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Metabolomics

, 15:155 | Cite as

An untargeted metabolomic approach reveals significant postharvest alterations in vitamin metabolism in response to LED irradiation in pak-choi (Brassica campestris L. ssp. chinensis (L.) Makino var. communis Tsen et Lee)

  • Fuhui Zhou
  • Jinhua Zuo
  • Lipu Gao
  • Yuan Sui
  • Qing WangEmail author
  • Aili JiangEmail author
  • Junyan Shi
Original Article

Abstract

The main objective of this study was to investigate the effect of low-level light emitting diode (LED) irradiation on the metabolite profile of pak-choi. A total of 633 different molecular features (MFs) were identified among sample groups (initial, dark-treated, light-treated) using an untargeted metabolomic approach. The identified metabolites were associated with 24 different metabolic pathways. Four of the pathways including carbon pool by folate, folate biosynthesis, thiamine metabolism, and glutathione metabolism, all of which are associated with vitamin biosynthesis, changed significantly. Metabolites in four of the pathways exhibited significant differences from the control in response to LED irradiation. Additionally, porphyrin and chlorophyll metabolism, as well as glucosinolate biosynthesis, riboflavin metabolism, and carotenoid biosynthesis were positively induced by LED irradiation. These results indicate that postharvest LED illumination represents a potential tool for modifying the metabolic profile of pak-choi to maintain quality and nutritional levels.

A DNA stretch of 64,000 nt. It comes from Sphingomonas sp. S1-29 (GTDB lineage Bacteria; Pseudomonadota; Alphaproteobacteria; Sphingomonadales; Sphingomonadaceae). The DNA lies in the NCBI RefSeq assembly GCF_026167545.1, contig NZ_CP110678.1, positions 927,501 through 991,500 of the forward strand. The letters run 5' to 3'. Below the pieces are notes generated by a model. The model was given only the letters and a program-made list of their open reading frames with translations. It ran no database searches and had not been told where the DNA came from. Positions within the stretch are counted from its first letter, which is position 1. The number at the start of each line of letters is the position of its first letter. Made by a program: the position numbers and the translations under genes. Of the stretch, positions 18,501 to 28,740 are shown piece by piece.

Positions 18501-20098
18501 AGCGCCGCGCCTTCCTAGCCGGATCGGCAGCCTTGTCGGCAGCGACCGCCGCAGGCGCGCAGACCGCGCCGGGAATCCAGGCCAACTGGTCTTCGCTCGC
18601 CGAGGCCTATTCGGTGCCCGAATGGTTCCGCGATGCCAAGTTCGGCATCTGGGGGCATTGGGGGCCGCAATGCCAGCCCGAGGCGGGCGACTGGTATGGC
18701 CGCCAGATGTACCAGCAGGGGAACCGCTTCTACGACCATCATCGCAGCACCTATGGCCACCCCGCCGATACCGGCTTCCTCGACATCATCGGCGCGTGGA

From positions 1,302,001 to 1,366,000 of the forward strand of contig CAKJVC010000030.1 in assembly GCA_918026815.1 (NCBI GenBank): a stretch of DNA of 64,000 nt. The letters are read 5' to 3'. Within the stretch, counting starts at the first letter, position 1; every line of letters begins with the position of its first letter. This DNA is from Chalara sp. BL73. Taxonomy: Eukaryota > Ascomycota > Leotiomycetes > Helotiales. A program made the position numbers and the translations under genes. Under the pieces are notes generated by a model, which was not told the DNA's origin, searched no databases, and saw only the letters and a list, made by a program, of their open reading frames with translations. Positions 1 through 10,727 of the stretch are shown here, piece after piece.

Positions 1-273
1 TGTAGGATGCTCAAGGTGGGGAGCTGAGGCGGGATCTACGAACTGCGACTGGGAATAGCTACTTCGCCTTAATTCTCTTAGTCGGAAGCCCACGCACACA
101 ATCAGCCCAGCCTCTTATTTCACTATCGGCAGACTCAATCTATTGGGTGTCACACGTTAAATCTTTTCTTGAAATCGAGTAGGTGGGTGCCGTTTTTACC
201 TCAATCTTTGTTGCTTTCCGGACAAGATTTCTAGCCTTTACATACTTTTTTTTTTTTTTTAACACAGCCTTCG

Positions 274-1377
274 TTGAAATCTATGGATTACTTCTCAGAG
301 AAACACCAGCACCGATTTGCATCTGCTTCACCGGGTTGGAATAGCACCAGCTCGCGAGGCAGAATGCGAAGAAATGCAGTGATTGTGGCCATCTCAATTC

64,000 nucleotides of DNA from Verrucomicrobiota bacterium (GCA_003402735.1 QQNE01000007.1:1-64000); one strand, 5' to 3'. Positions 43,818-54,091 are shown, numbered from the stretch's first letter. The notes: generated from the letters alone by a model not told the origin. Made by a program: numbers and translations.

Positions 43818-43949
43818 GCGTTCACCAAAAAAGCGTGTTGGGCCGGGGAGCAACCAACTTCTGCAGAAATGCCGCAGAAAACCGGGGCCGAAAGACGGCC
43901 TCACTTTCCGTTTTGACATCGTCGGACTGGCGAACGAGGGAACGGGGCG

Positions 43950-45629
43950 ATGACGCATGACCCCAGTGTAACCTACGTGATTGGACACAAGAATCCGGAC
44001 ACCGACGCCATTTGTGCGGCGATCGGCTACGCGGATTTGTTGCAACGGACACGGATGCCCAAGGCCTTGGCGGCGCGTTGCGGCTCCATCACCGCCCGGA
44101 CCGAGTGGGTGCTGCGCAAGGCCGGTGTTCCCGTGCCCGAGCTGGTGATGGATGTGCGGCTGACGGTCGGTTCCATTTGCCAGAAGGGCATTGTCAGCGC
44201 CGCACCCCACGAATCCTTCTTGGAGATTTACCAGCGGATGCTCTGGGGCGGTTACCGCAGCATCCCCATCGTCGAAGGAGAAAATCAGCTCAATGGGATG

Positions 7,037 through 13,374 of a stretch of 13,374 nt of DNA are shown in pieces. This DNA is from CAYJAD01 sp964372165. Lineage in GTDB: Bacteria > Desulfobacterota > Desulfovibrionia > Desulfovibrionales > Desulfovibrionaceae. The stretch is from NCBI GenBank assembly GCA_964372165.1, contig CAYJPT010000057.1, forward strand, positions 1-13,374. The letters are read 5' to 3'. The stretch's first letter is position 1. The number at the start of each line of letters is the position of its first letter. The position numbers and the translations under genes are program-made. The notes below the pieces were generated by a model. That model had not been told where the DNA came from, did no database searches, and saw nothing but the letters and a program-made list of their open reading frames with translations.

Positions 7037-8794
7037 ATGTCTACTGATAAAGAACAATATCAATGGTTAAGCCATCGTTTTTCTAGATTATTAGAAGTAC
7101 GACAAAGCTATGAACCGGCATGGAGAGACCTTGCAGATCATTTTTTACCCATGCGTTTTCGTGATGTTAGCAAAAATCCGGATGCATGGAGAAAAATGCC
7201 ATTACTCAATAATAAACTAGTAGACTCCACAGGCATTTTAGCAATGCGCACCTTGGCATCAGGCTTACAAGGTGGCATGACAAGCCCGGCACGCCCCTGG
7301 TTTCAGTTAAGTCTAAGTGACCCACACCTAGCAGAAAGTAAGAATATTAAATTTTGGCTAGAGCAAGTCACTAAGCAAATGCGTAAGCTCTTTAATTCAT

Keywords

Untargeted metabolomic analysis White LED light irradiation Postharvest quality Vitamin metabolism 

Notes

Acknowledgements

This work was supported by the National Key Research and Development Program of China (2016YFD0400901), the China Agriculture Research System Project (CARS-23), the National Natural Science Foundation of China (31772022), the Natural Science Foundation of Beijing (6182016), Special innovation ability construction fund of Beijing Academy of Agricultural and Forestry Sciences (20180404 and 20180705). We greatly appreciate the critical reading of the manuscript by Dr. Michael Wisniewski, USDA-ARS-Appalachian Fruit Research Station.

Author contributions

QW, AJ, LG designed the experimental trials. FZ and JS performed the experiments, collected the samples. JZ, FZ and YS wrote the article. All authors read and approved the final manuscript.

Compliance with ethical standards

Conflict of interest

The authors declare that they have no conflict of interest.

Research involving human and animal participants

This article does not contain any studies with human participants or animal performed by any of the authors.

Informed consent

Informed consent was obtained from all individual participants included in the study.

Supplementary material

11306_2019_1617_MOESM1_ESM.xlsx (116 kb)
Supplementary material 1 (XLSX 116 kb)
11306_2019_1617_MOESM2_ESM.xlsx (52 kb)
Supplementary material 2 (XLSX 51 kb)
11306_2019_1617_MOESM3_ESM.docx (659 kb)
Supplementary material 3 (DOCX 659 kb)

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Copyright information

© Springer Science+Business Media, LLC, part of Springer Nature 2019

Authors and Affiliations

  1. 1.Key Laboratory of Vegetable Postharvest Processing, Ministry of Agriculture, Beijing Key Laboratory of Fruits and Vegetable Storage and Processing, Key Laboratory of Biology and Genetic Improvement of Horticultural Crops (North China) of Ministry of Agriculture, Key Laboratory of Urban Agriculture (North) of Ministry of Agriculture, Beijing Vegetable Research CenterBeijing Academy of Agriculture and Forestry SciencesBeijingChina
  2. 2.Key Laboratory of Biotechnology and Bioresources UtilizationMinistry of EducationDalianChina
  3. 3.College of Life ScienceDalian Minzu UniversityDalianChina
  4. 4.Chongqing Key Laboratory of Economic Plant Biotechnology, College of Landscape Architecture and Life Science/Institute of Special PlantsChongqing University of Arts and SciencesChongqingChina

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